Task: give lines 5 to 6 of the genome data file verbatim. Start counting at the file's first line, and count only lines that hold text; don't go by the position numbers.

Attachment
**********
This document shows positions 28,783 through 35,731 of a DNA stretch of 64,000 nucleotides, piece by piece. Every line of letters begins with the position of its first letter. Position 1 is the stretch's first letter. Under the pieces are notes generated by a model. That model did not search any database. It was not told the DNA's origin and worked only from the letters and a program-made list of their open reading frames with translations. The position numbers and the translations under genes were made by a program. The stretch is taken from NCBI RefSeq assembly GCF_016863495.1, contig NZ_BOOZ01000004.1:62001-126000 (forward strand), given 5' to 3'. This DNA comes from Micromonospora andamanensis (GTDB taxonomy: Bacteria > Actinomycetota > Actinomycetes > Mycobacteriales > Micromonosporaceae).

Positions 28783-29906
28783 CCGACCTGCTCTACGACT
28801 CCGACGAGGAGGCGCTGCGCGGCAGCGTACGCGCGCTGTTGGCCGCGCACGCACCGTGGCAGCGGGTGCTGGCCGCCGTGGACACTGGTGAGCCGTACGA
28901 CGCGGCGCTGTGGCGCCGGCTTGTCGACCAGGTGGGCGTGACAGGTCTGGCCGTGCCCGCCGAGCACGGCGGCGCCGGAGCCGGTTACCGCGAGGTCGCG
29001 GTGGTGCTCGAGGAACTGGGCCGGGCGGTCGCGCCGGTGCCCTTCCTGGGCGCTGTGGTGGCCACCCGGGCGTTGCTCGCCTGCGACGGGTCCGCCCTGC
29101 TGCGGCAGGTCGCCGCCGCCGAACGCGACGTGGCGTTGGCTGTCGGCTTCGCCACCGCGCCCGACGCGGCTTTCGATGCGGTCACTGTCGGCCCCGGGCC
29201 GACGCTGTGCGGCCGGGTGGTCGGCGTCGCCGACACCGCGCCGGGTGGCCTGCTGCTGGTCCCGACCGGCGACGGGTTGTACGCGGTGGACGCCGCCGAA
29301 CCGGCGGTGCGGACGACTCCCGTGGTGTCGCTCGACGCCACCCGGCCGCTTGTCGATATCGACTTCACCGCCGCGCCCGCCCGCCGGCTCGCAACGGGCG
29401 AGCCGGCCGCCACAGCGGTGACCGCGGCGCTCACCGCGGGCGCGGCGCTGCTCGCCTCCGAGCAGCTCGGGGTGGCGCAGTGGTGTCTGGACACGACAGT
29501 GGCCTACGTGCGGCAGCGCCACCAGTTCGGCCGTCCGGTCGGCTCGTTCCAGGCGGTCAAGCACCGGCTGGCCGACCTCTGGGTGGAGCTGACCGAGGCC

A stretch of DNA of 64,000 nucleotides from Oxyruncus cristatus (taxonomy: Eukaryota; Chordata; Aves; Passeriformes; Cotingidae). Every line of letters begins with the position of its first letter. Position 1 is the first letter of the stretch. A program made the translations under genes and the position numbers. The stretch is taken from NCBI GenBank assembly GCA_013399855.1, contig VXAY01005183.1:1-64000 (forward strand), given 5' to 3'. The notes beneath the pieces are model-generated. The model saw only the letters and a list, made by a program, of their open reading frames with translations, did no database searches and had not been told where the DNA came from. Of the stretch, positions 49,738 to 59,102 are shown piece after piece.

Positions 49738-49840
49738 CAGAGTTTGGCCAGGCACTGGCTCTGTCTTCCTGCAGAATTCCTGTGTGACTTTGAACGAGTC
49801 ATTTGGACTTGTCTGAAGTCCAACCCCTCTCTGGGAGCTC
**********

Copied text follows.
28901 CGCGGCGCTGTGGCGCCGGCTTGTCGACCAGGTGGGCGTGACAGGTCTGGCCGTGCCCGCCGAGCACGGCGGCGCCGGAGCCGGTTACCGCGAGGTCGCG
29001 GTGGTGCTCGAGGAACTGGGCCGGGCGGTCGCGCCGGTGCCCTTCCTGGGCGCTGTGGTGGCCACCCGGGCGTTGCTCGCCTGCGACGGGTCCGCCCTGC